Home Features Fire Management and Building Regulations: What Lies Ahead?

Fire Management and Building Regulations: What Lies Ahead?

by Brian Sims

According to a recent survey conducted by the Business Sprinkler Alliance (BSA), although two-thirds of participants were fully aware of Dame Judith Hackitt’s Independent Review of Building Regulations and Fire Safety, it’s thought that the review process itself has actually made little-to-no impact on changing their perception when it comes to the importance of sprinkler installation. Clearly, suggests Iain Cox, more work needs to be done, even though the Hackitt Review has made notable recommendations designed to motivate the industry to build better for the future. 

It’s encouraging to see that the Government is launching a consultation and agreeing to implement the Hackitt Review’s recommendations in full, but what will this mean for the industry in practice? Does it go far enough?

In a consultation released in June, the Government has offered more direction over its thoughts on the implementation of the recommendations from the Hackitt Review. The Hackitt Review explains that the planned regime will apply to multi-occupation residential buildings taller than 18 metres. It offers more detail on a rigorous regulatory and accountability framework. It confirms both the gateway process for buildings in construction and the building work competency obligations and also explains the planned use of fire safety cases which will be supported by a “golden thread” of building information to be controlled by a new role for building safety managers.

A key element is better communication with – and the involvement of – residents with oversight of the whole process by a new building safety regulator which will be responsible for standards setting, competency and enforcement.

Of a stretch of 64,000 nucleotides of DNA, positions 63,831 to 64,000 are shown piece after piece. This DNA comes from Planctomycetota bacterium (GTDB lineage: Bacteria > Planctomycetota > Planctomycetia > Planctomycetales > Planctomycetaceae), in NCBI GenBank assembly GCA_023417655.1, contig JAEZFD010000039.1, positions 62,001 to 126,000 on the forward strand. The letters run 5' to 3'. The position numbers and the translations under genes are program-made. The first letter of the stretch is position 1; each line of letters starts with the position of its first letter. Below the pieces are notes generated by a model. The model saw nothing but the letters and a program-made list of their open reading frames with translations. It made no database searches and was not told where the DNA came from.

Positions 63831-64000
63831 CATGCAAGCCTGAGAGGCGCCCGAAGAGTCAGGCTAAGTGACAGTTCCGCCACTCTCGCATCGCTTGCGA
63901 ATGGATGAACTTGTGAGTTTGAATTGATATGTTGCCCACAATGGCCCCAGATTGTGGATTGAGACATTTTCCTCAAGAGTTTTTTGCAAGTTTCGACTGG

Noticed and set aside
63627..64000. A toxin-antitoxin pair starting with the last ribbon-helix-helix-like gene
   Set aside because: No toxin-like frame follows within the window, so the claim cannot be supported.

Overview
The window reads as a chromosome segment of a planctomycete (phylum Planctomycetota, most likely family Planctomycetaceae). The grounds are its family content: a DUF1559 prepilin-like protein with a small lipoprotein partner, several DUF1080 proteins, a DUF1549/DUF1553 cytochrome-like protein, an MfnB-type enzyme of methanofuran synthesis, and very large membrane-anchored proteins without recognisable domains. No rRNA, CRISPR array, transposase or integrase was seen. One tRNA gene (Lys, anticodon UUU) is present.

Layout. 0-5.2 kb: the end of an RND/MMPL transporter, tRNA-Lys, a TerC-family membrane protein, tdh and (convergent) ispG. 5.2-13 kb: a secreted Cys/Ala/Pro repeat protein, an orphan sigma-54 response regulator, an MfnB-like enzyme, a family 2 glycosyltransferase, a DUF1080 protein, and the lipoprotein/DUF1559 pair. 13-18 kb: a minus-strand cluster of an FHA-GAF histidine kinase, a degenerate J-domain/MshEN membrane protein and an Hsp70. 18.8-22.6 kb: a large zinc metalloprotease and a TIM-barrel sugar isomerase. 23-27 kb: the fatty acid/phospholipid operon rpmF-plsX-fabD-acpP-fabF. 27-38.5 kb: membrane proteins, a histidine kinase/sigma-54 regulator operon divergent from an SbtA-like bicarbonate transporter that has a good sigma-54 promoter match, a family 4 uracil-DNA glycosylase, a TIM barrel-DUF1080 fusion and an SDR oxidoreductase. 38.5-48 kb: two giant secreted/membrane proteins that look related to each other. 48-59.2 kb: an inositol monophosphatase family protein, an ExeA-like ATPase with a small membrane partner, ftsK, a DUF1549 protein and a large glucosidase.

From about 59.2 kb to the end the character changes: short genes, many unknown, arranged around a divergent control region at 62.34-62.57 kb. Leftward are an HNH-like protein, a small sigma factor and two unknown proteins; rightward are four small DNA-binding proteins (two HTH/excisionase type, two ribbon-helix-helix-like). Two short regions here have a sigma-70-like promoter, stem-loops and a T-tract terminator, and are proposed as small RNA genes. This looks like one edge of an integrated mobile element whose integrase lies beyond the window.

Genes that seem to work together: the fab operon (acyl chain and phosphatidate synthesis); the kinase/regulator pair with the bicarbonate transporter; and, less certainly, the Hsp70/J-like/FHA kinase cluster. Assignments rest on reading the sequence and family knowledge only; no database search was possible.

The proposed management structure is designed to ensure safe buildings and to assure more power is given to those who live in the buildings such that any safety concerns can be quickly reported and not brushed under the carpet. Safety will be actively documented, checked and managed. Those who don’t follow requirements to improve safety will be held accountable by the regulator.

While it’s understandable that Dame Judith’s report focused on high-risk residential buildings, this is now being extended to multi-occupancy residential buildings taller than 18 metres. This means that the benefits provided by the system will only be realised by a limited number of buildings.

This extension may be eminently sensible as we start to build expertise and operate a separate system for defined buildings. Either way, running a two-tier system will pose challenges in the longer term as it offers opportunities to ‘play’ the system. It also overlooks the fact that fire safety challenges are found across the whole built environment.

Quantifying risks and outcomes